Impacting Dravet Syndrome, a Severe Form of Epilepsy
UCB is committed to helping families living with Dravet syndrome, a devastating and life-long condition that begins in infancy.
Dravet syndrome and other rare forms of epilepsy have a significant impact on the quality of life of patients and their families. If not identified early and treated appropriately, these conditions can lead to a higher mortality rate than in the general epilepsy population.
We are working to identify new solutions for people living with these rare and severe forms of epilepsy to ensure that they, and their families, have access to the care they need.
Understanding Dravet Syndrome
Dravet syndrome is a severe form of epilepsy marked by frequent treatment-resistant seizures; significant cognitive, behavioral and motor impairments that persist into adulthood; and an increased risk of premature mortality.
Seizures generally begin in infancy, between 3 and 9 months. Initial seizures often begin when an infant has a fever or has been exposed to high heat, such as a bath.At the onset of the disease, people with Dravet syndrome typically experience hemiclonic seizures (affecting one side of the body) or generalized tonic-clonic seizures. After 12 months of age, they typically experience other types of seizures, and these may change over time.
Dravet syndrome is a Developmental and Epileptic Encephalopathy (DEE) — a group of epilepsies where there is developmental impairment influenced by both the underlying cause of the epilepsy and the epileptic activity itself. Developmental challenges often become more apparent at age 1 or 2 and may include issues with delayed language and speech, growth, sleep, movement, infections, sensory integration, orthopedic conditions, and nervous system disruptions. As they grow older, most children with Dravet syndrome develop a crouch gait.
More than 80% of people diagnosed with Dravet syndrome have a mutation in the SCN1A gene. This mutation, which usually is not inherited, affects how ion channels operate in the brain. Not all SCN1A mutations lead to Dravet syndrome, and Dravet syndrome is sometimes associated with other gene mutations.
Diagnosing Dravet Syndrome
Neurologists diagnose Dravet syndrome based on clinical presentation in combination with genetic testing. Typically, infants with Dravet syndrome:
- Exhibit normal cognitive and motor development before their first seizure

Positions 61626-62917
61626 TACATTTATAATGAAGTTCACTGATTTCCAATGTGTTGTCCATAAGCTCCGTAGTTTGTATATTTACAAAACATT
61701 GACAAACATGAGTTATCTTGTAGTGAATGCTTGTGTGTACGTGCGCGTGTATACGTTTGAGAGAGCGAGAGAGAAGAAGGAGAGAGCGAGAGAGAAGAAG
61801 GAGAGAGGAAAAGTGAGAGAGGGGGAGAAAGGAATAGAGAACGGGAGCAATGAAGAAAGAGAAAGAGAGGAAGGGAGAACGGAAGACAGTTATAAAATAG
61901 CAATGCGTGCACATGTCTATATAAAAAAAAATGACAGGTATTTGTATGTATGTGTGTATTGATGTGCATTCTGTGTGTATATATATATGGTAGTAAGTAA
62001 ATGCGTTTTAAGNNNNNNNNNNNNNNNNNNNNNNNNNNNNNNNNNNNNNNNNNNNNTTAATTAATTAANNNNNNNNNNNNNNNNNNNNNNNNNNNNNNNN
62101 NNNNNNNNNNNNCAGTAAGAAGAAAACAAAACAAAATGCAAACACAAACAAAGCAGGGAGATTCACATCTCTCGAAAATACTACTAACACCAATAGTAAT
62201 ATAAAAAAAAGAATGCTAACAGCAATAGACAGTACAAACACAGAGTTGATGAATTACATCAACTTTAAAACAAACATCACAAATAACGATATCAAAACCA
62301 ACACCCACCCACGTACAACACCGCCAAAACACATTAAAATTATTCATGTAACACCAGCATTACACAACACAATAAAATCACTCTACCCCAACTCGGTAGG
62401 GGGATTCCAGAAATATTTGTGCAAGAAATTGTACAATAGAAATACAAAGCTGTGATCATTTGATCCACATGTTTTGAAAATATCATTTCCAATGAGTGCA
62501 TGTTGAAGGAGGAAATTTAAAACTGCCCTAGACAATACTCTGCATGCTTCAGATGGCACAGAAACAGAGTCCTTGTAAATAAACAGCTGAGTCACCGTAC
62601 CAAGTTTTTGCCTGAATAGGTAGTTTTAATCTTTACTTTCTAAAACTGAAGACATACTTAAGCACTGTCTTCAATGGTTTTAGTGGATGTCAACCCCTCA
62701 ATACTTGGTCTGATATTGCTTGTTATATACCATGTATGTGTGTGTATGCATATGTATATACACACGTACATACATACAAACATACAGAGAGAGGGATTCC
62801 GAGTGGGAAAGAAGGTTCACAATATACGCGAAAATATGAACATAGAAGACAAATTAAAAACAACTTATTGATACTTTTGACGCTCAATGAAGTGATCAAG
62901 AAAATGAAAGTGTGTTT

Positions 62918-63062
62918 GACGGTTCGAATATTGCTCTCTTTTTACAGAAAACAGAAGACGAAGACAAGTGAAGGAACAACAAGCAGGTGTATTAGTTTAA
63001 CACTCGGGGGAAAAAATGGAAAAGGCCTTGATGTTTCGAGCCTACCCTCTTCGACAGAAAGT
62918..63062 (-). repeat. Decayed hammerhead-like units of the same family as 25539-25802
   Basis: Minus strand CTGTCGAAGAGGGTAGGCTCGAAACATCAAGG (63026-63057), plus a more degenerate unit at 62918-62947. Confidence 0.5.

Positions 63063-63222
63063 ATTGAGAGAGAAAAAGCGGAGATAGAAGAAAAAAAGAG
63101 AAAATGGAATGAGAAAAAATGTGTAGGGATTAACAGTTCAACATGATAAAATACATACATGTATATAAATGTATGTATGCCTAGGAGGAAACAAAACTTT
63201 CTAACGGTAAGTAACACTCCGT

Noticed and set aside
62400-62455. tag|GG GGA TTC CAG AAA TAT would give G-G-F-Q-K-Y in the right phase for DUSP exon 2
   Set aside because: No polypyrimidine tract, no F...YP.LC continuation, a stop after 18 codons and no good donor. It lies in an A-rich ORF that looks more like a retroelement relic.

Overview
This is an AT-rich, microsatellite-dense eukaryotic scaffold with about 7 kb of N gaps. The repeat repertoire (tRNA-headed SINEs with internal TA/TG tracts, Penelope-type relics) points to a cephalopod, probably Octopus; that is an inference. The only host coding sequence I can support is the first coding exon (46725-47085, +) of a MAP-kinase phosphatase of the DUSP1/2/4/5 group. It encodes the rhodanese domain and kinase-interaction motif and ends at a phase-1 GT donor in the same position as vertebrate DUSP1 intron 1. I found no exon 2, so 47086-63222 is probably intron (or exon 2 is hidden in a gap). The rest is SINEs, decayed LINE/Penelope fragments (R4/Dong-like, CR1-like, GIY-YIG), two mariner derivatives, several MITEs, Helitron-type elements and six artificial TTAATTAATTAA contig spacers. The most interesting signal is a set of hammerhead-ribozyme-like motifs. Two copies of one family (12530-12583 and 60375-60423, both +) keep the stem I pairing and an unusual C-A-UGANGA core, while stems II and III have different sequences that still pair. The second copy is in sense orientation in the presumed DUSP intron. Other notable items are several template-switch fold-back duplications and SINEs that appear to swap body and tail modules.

- Experience a first seizure before their first birthday, often triggered by high temperature
- Have at least two prolonged seizures lasting longer than 10 minutes
- Experience hemiclonic, myoclonic, or generalized tonic-clonic seizures
- Fail to respond to first-line antiepileptic drug therapy
It’s important to diagnose children early, in order to begin appropriate treatment, but diagnosing Dravet syndrome in children can be difficult. Performing genetic testing, including the search for mutations in the SCN1A gene or other genes associated with epilepsy, is recommended.
While it is difficult to control seizures in Dravet syndrome cases, antiseizure medicines can help reduce seizure frequency and maximize quality of life for the patient and their family. Healthcare providers look to find the ideal combination of seizure medications. Early treatment response may alleviate some of the consequences of recurrent seizures.
Non-pharmacological treatments, such as ketogenic diet, which is low in carbohydrates and high in fats, can be also considered.
Healthcare providers must also manage the different comorbidities. People with Dravet syndrome should be managed by a multidisciplinary professional team.
Today, researchers have a better understanding of the genetic mutations that can cause Dravet syndrome and are exploring potential treatments, including new medicines and gene therapy.
Dravet syndrome has a dramatic impact on both patients and their families, who may experience a range of challenges, and we are committed to doing our part to give them the access to the care they need.